Over the last few years, tens of thousands of dockless electric scooters have poured into Washington, D.C. from seven different companies: Bird, Lime, Spin, Lyft, Skip, Jump and Bolt. Three additional companies (Hopr, Razor and Ridecell) have received conditional approval to start operating in the city in 2019.
E-scooters can be a convenient and cost-effective way to get around town for residents, tourists and commuters. However, the increase in e-scooters on D.C.’s roads has also led to an upswing in related car accidents and e-scooter injuries. One study based in Austin, Texas reported 271 injuries in the city over 3.5 months. If a vehicle strikes you while riding an e-scooter in D.C, find out whether you have the right to file an injury claim against the at-fault party. Your injuries could qualify you for compensation.
Were You Obeying D.C.’s E-Scooter Laws?
Controlling the thousands of people who use e-scooters in D.C. daily has been a challenge for lawmakers. The district has enacted several laws specifically targeting electric scooters since the start of rentable scooters in the city. For example, scooter operators must be 16 or older, and they must have valid driver’s licenses. If you were breaking a scooter law at the time of your collision, this could negatively impact your claim.
- No riding on the sidewalk in the Central Business District
- Can ride in the street and bicycle lanes
- Scooter riders in the road must ride with the flow of traffic and obey speed limits
- E-scooter riders must obey all traffic rules, signs and regulations
- Scooter riders do not need to wear helmets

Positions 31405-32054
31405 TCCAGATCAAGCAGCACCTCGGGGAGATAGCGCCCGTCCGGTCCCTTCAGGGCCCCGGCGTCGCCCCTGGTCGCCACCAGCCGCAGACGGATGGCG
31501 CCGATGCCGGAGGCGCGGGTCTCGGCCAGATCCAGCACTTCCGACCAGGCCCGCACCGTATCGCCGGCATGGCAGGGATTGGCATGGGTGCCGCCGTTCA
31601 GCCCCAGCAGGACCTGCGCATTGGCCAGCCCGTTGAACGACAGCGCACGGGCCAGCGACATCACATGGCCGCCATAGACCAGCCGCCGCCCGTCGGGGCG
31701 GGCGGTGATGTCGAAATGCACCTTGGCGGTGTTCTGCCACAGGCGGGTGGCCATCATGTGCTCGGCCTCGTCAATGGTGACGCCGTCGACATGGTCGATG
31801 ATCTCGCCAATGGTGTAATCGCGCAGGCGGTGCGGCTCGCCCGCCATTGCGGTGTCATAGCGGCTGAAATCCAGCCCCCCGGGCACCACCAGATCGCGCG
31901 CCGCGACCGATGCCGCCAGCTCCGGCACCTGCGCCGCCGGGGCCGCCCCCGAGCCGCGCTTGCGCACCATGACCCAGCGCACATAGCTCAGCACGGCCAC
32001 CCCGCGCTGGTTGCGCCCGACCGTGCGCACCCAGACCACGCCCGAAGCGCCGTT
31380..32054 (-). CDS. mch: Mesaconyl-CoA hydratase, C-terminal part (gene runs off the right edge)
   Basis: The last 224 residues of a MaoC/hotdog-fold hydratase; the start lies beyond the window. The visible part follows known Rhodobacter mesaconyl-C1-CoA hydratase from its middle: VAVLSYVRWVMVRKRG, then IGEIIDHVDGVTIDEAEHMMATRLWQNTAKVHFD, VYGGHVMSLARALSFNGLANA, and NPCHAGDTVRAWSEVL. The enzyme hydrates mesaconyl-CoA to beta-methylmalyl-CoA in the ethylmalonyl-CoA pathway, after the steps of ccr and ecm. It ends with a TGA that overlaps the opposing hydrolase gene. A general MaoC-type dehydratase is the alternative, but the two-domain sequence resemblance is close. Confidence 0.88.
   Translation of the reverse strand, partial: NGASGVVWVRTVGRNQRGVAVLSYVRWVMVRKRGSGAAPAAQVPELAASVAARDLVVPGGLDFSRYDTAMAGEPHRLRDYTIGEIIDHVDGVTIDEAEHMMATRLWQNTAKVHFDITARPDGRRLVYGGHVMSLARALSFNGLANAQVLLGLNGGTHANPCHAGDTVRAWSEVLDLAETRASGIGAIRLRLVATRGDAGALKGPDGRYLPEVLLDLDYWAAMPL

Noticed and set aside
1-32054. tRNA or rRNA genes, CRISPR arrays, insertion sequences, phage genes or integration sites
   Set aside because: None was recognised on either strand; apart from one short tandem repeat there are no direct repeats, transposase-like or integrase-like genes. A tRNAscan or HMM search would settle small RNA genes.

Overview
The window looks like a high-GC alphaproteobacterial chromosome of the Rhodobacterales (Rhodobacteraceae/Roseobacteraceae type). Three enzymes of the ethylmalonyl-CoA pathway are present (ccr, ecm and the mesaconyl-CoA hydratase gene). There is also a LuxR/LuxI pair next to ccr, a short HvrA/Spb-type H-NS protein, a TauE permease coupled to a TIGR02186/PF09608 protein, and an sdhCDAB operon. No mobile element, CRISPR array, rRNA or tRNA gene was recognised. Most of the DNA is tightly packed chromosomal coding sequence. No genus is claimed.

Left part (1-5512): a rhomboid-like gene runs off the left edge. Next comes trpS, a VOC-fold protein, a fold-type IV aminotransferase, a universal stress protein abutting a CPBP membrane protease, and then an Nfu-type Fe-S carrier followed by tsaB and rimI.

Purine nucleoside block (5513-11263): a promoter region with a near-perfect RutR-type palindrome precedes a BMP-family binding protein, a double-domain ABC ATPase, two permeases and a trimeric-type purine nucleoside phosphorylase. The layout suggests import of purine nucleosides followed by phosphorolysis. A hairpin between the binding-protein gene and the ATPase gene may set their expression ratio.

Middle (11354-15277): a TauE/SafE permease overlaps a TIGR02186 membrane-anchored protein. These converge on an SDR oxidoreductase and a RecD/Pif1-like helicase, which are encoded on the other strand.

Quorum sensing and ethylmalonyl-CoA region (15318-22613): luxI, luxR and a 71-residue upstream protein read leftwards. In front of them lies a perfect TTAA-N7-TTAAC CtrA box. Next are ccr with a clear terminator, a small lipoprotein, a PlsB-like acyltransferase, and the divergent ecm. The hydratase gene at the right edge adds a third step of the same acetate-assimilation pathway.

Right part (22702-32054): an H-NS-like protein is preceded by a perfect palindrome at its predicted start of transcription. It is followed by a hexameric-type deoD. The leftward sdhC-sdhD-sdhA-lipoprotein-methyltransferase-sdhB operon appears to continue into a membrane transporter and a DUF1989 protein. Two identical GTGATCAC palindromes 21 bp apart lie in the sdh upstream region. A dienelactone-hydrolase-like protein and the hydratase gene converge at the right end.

For the most part, e-scooter users have the same rights and responsibilities as other roadway users. They must stop at red lights, yield the right-of-way to others and operate their vehicles prudently. Breaking the law or operating an e-scooter negligently could hurt your chances of securing compensation. Under Washington D.C.’s contributory negligence laws, if the courts find you responsible for causing your e-scooter collision, you could receive a smaller compensation award. If you were more than 50% at fault, you may not recover anything at all.
Can You Prove the Driver’s Negligence?
Driver error causes many collisions in D.C. through texting and driving, drowsy driving, speeding, aggressive driving, drunk driving and other acts of negligence. To qualify for compensation through an insurance claim or car accident lawsuit after an e-scooter collision, you or your attorney will need to prove the other driver’s negligence, as well as other elements of a case.
- The driver owed you a duty of care. E-scooter riders have the right to ride in the road. Drivers in D.C. must respect your right to the road and obey their duties to reasonably prevent accidents.
- The driver broke a duty of care. The driver must have committed an act (or failed to do something) that qualified as a breach of duty of care.
- The breached duty caused your e-scooter accident. Your lawyer must establish a direct connection between the driver’s actions and your e-scooter accident.
- You suffered damages in the collision. You must have sustained specific and measurable losses in the e-scooter accident, such as medical bills, personal pain and suffering, or lost wages.
If the other driver did not cause your collision, the defendant in your case could be a different party, such as the e-scooter company, a part manufacturer or the city government for an unsafe roadway. Regardless of the identity of the defendant, the four elements of proof needed to have grounds for a claim remain the same.
Do You Have a Claim?
If you have the elements to bring a personal injury claim against the driver that struck you while riding an e-scooter, you must file your lawsuit within three years of the date of your accident in Washington, D.C. A successful insurance claim or lawsuit against the at-fault driver could result in compensation for your related damages. The driver’s insurance company could be financially responsible for your health care costs, lost income, disability expenses, chronic pain, lost capacity to earn, wrongful death damages and other losses.